Archive for June, 2016

How Hard the Life

Posted: June 29, 2016 in poem, poet, poetry
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What have I to say?
I can say the sweet things, the accepted things
the heart warming, precious things.
Speak of love and the expected things.

But how hard the life?
The road of bumps and gravel dust,
of roadside weeds and ungated railroad crossings.
And always forgetting to look both ways.

The life of pebbles that break windshields
and jiggling of toilet handles to prevent a flood.
Watching dimly lit gas gauges on E
and quickly mown lawns with untrimmed edges.

Oh, to notice the perched hawk, saying hello to him and following his stare as I pass
Wanting to remember the first days of the new seasons
and to watch the Sun and the Moon
and to know when and where they will rise and how full it will be on my free Sunday.

How hard the life to forget these things?
How good the life?
To want these, to have hope of these.

I am as much as the beetle stranded on his back.
For even he struggles to right himself and live.
If he, then so will I.



This is the first poem that I posted on WordPress in September of 2013. But one that I wrote so many years ago. I think it is time to dust it off and give it a little light once again.

Between the Blinds

Posted: June 27, 2016 in poem, poet, poetry
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Staring between the slots of the Venetian blinds
looking beyond the tasseling corn stocks
toward the towering 20000 foot clouds
painting the blue sky background into my memory
cutting audio grooves in my mind of the birds
the frogs and crickets.
the 70 degree morning clears of its mist
and the sun shines.
The wind is still.
I am peering between the blinds.



Risk of Blindness

Posted: June 25, 2016 in poem, poet, poetry
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As we gaze out into the morning’s early start, it is predawn twilight. The Sun will surface very
soon, but for now its only evidence is a lighter sky and crimson horizon. The Orange Orb
will peek above the earth’s rim, through the lightly layered clouds, at first slowly. But with a
squint and blink of the eye, it will appear to pop to the surface as an air filled buoy rising
from the Atlantic’s depths. It will be a perfect Orange Circle with sharp defined edges.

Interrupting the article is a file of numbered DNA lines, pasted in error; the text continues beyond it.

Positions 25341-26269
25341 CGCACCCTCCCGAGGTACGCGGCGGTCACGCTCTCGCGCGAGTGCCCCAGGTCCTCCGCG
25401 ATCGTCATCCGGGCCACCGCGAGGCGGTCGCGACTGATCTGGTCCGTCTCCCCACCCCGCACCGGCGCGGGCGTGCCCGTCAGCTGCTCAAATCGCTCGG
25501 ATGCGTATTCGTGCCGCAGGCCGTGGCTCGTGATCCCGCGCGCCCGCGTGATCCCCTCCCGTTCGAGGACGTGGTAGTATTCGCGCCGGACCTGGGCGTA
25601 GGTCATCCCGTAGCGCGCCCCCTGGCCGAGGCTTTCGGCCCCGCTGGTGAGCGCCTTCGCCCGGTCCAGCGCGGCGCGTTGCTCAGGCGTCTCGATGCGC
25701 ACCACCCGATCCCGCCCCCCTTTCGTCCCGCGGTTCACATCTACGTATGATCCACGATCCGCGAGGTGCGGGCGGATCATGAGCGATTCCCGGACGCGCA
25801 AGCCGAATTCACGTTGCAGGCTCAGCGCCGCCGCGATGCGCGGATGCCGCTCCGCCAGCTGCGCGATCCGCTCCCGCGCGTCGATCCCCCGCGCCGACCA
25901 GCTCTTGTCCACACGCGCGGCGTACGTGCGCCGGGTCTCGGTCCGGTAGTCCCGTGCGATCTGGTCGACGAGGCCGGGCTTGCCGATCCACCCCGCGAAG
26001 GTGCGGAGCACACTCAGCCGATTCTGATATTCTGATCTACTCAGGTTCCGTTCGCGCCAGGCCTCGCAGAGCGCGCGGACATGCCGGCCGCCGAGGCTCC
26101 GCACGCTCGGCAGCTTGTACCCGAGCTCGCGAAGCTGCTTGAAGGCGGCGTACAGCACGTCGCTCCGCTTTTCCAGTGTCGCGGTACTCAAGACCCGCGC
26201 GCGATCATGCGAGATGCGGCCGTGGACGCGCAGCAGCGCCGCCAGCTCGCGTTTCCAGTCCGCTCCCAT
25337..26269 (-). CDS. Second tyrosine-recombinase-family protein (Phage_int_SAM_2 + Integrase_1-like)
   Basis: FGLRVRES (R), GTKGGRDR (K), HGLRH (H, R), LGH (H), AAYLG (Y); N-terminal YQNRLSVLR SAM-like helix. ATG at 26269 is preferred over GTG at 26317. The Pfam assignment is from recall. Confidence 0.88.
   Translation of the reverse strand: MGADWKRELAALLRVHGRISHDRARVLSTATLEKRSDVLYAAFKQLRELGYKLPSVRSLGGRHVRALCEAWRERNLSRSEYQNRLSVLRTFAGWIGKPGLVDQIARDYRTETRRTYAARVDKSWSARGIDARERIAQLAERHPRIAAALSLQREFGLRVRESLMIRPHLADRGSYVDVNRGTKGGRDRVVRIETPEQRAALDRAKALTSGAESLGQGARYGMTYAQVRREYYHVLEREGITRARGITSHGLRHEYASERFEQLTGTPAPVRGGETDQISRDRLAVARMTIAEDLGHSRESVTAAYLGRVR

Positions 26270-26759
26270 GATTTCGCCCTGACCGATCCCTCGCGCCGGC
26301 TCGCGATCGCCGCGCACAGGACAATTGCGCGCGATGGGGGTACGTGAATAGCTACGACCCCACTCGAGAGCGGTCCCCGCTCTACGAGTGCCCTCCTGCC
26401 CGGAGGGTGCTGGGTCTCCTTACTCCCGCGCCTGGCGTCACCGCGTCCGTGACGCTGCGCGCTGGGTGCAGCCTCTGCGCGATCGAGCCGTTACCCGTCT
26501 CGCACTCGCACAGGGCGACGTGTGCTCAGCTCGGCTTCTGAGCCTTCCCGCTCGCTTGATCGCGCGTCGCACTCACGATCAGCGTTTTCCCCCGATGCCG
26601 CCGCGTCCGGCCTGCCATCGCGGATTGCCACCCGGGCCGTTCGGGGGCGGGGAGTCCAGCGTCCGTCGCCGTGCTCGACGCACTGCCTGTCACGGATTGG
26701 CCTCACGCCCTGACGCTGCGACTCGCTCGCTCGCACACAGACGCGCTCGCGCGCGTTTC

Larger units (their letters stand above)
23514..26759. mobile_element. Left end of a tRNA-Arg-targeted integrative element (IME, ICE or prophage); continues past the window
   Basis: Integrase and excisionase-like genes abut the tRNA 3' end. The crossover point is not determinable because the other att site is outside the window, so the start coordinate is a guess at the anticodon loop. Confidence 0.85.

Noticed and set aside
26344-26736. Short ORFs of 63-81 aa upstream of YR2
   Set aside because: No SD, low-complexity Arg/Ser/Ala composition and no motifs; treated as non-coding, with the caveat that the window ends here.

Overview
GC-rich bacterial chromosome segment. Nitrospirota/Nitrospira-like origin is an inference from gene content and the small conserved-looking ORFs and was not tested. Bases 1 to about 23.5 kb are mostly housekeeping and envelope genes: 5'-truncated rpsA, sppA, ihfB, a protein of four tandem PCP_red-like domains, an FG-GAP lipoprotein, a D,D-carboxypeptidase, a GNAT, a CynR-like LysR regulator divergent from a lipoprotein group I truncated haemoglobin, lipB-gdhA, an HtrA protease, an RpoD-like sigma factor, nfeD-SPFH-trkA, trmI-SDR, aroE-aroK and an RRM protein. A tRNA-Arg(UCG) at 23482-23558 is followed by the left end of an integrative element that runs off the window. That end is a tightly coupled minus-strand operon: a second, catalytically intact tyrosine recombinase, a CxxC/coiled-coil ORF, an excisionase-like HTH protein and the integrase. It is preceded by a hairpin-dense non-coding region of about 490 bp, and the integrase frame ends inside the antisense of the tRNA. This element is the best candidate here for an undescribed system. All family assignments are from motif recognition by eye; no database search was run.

For just a moment, we get a glimpse of the Sun with the naked eye. For just a moment,
as it rests in the distance, we can see its round completeness. We are allowed only that
brief moment before it turns into a bright burning point of light that for the rest of the day
we are forbidden to stare at for risk of blindness. This is how our days begin.


Turning his head only briefly as if saying good-bye or perhaps “Geronimo!” to his nest mate, he jumped from the rim of the nest and frantically fluttered his half hair , half feathered wings. There was very little air cushioning under him. He landed hard on his ass, but he somehow managed to hit the ground running. Looking confused he ran to hide under the first clump of grass that he came to. I once again witnessed a youngster’s first jump into the slim promise of life’s thin air.

Each year since we’ve lived here, a robin has build her nest on the top of our spring season wreath that hangs from our front porch light. It must seem hospitable in the spring, the wreath being made of green woven grapevines and fake broad grapevine leaves. How she knows how to build a nest fascinates me each year. It just seems to appear from nowhere overnight. One day there is nothing, the next, we notice that the nest has been made. She must work feverishly through the night being careful not to be noticed and hoping it will not be attractive to the curiosities of other beasties that frequent our porches’ shelter.